On this page
Step 1: Select your topic
Start by expressing your topic or research question in a sentence. These terms are the keywords you will be using in your search strategy. For example:
- I want information on the role of women in the family in 16th century Italy.
- I need to know about the market for running shoes in Libya.
Tips for selecting the right-sized topic
Be sure that your question isn't so broad that you'll need to write a book to answer it, or that it is so focused that you won't be able to find anything to support it! Quickly reviewing a topic in an encyclopedia (even Wikipedia) can help you determine this.
Remember that your professor or TA is the best resource for checking that your topic is appropriate.
Step 2: Identify sources and research tools
Subject research guides
Start with the research or subject guide for your course or discipline. These are created by SFU's subject specialist librarians to recommend the best resources for the discipline, including strategies for finding books and how to search specialised databases.
Finding definitions and background information
For specific subjects or courses
Check the Background information tab on your Research or subject guide first for recommended sources to give you quick basic facts and an overview of your topic.
For topics that are general, or cross disciplines
Use interdisciplinary reference sources such as directories, dictionaries, encyclopedias and handbooks to get started.
- For in-depth research → Use books, journal articles and government reports.
- For statistics → Use government websites, associations & organizations.
- For scholarly (academic) journal articles and for conference papers → Use article databases.
- For newspaper articles → Use databases listed in the News sources and Alternative news.
- For company information → Use company's website and article databases.
Remember that sometimes the information you want does not exist in exactly the form you would like. Instead, you will have to piece the information together by looking at and interpreting several sources.
Step 3: Search for and find your articles and books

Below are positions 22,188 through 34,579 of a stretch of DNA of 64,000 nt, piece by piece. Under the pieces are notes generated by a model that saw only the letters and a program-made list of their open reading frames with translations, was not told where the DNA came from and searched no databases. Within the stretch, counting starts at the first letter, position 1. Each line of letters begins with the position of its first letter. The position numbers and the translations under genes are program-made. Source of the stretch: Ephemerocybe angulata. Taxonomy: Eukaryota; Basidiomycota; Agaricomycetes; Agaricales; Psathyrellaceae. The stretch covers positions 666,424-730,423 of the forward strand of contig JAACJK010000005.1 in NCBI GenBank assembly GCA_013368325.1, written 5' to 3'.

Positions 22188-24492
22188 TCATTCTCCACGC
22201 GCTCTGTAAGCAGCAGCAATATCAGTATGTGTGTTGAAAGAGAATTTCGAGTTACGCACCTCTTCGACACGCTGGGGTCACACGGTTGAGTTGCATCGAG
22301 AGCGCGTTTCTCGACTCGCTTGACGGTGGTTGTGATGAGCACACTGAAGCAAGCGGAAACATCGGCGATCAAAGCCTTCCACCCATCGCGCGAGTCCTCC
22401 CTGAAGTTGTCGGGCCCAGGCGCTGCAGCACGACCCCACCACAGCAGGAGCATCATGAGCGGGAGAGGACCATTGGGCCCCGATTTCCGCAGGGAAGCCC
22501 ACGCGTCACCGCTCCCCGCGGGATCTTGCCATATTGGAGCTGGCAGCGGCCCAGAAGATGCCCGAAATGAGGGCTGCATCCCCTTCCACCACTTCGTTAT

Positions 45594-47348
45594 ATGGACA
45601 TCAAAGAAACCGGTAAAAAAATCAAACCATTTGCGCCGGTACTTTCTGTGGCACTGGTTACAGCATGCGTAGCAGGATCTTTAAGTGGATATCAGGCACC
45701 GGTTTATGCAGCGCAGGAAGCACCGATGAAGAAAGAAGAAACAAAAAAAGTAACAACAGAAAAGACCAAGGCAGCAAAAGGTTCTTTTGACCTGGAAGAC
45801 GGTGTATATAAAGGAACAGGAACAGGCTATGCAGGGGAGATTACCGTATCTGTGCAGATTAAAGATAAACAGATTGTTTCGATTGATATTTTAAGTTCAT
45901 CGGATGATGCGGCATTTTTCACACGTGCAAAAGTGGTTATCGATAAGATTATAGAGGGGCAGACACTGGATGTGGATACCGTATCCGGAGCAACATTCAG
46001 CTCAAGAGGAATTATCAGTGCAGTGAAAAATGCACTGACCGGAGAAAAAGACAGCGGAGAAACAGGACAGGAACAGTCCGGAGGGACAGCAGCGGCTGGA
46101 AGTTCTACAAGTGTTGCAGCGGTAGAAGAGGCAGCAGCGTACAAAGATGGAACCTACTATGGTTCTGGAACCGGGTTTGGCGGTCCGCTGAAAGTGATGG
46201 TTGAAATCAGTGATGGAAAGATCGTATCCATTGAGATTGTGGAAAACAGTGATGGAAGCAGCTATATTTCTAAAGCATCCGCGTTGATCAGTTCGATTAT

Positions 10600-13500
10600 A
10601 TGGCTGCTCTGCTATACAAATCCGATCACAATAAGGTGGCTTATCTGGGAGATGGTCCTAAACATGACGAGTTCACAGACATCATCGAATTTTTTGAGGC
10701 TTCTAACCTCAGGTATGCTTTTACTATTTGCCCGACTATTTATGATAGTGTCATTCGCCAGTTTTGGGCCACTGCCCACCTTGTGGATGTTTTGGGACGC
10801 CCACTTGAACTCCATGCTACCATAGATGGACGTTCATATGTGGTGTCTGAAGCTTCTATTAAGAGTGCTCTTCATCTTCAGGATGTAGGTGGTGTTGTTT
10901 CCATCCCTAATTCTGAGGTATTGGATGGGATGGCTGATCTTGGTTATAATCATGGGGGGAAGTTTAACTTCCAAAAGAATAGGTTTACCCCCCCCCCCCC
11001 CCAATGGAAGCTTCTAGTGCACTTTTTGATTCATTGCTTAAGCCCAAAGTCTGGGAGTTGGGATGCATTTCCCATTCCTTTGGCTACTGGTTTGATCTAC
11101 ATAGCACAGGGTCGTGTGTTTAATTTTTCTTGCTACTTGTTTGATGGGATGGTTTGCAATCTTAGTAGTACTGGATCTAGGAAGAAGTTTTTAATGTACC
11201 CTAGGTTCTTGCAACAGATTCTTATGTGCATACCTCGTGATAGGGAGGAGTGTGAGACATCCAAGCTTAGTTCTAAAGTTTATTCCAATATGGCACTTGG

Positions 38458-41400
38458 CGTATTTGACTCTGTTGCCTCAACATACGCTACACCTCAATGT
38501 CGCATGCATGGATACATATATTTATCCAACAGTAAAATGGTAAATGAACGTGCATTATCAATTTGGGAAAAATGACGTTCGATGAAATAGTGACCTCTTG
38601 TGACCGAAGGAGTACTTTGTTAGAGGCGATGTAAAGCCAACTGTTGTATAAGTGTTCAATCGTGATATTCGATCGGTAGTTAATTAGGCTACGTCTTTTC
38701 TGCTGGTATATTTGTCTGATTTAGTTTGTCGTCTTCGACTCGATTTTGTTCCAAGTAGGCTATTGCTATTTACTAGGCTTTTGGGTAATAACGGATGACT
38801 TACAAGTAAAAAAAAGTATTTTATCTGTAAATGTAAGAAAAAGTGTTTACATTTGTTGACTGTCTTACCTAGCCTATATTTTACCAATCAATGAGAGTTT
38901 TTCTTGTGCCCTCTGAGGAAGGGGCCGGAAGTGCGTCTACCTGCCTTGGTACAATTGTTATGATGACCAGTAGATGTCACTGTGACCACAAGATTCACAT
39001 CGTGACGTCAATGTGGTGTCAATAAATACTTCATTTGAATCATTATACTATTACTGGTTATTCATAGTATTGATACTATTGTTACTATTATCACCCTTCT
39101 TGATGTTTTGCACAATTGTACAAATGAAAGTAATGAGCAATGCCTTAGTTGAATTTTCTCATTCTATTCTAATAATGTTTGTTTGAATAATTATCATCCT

Start with the Books & articles tab from your subject guide.
- If you are looking for books, use the Library catalogue. For search tips, see the Library Catalogue search guide.
- If you are looking for journal articles, use article databases. For an overview of searching for articles, see the guide How to find journal articles.
- If you already have citation information to several good articles on your topic:
Step 4: Evaluate
You must evaluate each source to see if it is appropriate for academic research. For example, does the article you found come from a popular magazine or website or from a scholarly (academic) journal? Is the source reliable, or possibly propaganda or fake news?
To learn how to distinguish between types of journals, check the guide What is a Scholarly Journal?
The research and writing cycle
The research process is a cycle. The first time you go through these steps, you'll probably be looking for a couple of general sources on your topic. Each time you repeat the process, you learn more, enabling you to:
- make your topic more focused, or
- work with a different research tool, or
- try a different search query, using synonyms and related terms.
Be patient! Research done properly takes a lot of time, but the reward for careful preparation is a paper which "writes itself."
Step 5: Write and cite
The Student Learning Commons provides in-person and online academic writing support on all three campuses. Attend a workshop, book a consultation, or try online resources like A quick guide to research papers.
How to cite
Need more help finding resources? Ask a Librarian for help online or in person.
Research takes time as well as creativity. The Assignment Calculator lays out the steps for researching and writing, and is also a quick and effective time management tool.
The Student Learning Commons can help with writing, study skills, time management, and more.